2) What is the most broken thing about angel investing?
Communication is key. If you want people to do things, you must communicate in ways that facilitate the action. Make it easier for me as I am bandwidth constrained.
> What is the most broken thing about angel investing?
I haven't been doing this long enough to have a sense for that, which is surprising. I am frequently cranky about things that don't work well.
The entrepreneur had written ten paragraphs. I sent a "sounds interesting, send screenshots or a prototype" and they wrote ten more paragraphs. I didn't follow up.
However, smarter people than me invested, so what do I know?
I wish you'd do something bigger. You certainly have what it takes. I hope appointment reminder turns into that thing. (Also, ++ for using Twilio)
When I started delicious, I had no idea that it would someday be a company. Instead it was a thing I wanted to make. But it turned out to be very pregnant with possibility.
I'd like to see you do something that is similarly wide.
Does that make any sense?
I'm sitting at home at 3 PM on a Tuesday writing patches to the OSS project that spun out of the day job that spun out of the weeklong project which was supposed to, someday, buy me a video game. We never know what the future holds, right?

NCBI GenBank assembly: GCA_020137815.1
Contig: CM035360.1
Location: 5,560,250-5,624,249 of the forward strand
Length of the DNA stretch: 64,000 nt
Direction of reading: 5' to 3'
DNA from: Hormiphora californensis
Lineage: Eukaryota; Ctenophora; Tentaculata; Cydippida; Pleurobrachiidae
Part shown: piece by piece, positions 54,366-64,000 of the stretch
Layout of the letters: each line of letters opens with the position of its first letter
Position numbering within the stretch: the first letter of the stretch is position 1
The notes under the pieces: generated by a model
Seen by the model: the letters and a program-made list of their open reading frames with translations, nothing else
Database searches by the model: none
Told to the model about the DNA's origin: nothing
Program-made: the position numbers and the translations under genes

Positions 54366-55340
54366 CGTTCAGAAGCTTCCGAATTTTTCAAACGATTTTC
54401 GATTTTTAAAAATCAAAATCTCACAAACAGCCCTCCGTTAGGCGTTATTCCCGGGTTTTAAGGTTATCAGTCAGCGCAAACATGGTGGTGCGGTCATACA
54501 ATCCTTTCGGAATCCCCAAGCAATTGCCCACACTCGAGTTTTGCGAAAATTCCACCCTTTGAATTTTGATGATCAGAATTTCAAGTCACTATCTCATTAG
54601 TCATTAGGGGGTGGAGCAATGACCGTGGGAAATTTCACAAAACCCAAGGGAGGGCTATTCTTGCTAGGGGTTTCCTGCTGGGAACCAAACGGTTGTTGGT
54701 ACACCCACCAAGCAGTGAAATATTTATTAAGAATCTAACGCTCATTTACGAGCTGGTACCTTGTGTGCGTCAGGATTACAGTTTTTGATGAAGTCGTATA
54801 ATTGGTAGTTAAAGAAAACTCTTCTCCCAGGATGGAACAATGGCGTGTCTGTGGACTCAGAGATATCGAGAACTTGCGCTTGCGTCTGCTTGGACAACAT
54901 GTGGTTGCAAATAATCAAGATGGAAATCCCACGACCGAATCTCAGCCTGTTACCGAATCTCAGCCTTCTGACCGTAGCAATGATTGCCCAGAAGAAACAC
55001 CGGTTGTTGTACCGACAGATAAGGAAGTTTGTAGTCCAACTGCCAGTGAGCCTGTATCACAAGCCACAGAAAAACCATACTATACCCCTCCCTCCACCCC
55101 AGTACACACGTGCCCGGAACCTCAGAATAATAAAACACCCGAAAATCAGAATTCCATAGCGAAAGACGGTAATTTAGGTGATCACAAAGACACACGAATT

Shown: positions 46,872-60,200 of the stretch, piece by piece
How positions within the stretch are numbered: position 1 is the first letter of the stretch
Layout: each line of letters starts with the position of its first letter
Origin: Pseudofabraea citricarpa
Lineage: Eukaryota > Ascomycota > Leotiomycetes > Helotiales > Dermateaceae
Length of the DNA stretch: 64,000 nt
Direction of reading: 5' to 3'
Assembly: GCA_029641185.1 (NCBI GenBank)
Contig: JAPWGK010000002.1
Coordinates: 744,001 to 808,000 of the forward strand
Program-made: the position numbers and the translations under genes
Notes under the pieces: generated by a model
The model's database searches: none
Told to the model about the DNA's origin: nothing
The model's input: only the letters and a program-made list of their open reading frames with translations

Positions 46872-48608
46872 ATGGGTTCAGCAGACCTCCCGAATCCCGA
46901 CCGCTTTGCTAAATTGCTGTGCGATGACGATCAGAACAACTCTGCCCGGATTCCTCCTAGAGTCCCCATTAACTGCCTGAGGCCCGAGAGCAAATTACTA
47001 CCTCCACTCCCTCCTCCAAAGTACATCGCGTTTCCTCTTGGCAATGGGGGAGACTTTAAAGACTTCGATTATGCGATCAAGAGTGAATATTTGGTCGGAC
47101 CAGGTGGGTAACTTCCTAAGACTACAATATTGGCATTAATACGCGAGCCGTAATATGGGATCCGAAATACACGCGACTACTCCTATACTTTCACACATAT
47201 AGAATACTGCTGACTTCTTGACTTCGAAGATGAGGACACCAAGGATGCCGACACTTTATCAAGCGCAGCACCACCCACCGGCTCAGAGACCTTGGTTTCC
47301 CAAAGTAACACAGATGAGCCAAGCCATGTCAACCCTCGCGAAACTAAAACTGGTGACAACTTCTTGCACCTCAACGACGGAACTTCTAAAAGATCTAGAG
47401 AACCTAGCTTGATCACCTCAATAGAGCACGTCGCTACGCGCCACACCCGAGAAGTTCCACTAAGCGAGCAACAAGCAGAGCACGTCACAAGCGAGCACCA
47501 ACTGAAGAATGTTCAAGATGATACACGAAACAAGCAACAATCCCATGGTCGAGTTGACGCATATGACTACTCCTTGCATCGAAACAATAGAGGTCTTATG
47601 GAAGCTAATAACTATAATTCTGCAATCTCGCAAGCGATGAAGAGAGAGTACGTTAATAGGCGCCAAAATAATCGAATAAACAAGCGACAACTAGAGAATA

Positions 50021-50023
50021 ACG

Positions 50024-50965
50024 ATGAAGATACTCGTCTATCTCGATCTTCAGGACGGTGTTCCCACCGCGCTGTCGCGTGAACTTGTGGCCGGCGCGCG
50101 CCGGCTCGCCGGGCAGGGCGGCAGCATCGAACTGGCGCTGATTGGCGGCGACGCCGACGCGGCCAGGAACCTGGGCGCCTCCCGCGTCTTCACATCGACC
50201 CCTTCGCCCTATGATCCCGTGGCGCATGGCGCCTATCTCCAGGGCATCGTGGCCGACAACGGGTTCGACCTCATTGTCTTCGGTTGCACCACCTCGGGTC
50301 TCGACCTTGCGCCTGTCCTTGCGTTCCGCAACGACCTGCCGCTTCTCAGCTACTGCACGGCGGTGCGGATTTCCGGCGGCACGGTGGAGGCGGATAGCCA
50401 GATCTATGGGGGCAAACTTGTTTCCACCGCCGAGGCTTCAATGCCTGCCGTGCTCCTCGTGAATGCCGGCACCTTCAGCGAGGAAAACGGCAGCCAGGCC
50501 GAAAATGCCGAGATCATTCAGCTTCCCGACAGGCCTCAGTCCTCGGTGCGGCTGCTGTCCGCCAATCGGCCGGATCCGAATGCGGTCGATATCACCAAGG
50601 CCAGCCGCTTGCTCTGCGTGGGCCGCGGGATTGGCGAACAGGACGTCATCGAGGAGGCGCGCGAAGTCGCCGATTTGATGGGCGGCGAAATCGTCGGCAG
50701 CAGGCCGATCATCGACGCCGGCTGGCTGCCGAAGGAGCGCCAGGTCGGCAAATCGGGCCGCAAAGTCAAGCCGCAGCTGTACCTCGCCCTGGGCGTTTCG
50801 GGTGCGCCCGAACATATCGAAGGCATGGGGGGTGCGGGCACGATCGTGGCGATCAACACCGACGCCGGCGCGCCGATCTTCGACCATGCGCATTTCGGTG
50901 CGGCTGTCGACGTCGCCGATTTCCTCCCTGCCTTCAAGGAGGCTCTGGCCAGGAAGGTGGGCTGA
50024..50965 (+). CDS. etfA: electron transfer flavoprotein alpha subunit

What video game?
* What do you give more importance? idea or team?
* You've had incredible dealflow recently, how are you getting into all these deals? (Foursquare, Square, StackOverflow, DailyBooth, Canv.as)
* Since you don't lead, if you run across an interesting startup, do you make introductions or only co-invest in deals that come from other people?
* Better location for a pre-funding consumer internet startup: NYC or Bay Area?
* Bootstrap or raise money? Any particular reasons to choose the former or latter?
I am trying to build intuition. So some of this is gut sense. Sometimes I look at deals and say, this is obvious. Sometimes I have to sell myself.
I look for new things that are in spaces that have a comfortable competitiveness climate.
> What do you give more importance? idea or team?
Both are important. See above.
> You've had incredible dealflow recently, how are you getting into all these deals?
Luck is a matter of being in the right place at the right time, so I take care to be everywhere. I know everyone. Foursquare: I knew Dennis from NYC. Square: I knew Jack from twitter. StackOverflow: I was on a panel with Joel once. Canvas: I suggested moot to TED and introduced myself at the conference. Dailybooth: Asked for an introduction to me.
> Since you don't lead
If I like the product, I introduce it to relevant people.
> Better location for a pre-funding internet startup
I'm fond of both NYC and Bay Area. I started Delicious in NYC.
> Bootstrap or raise money
Venture money is only useful in some situations - where capital will help grow the business. I also want to see something where I will conceivably get out someday; that's either acquisition or IPO. Do many privately held companies pay dividends?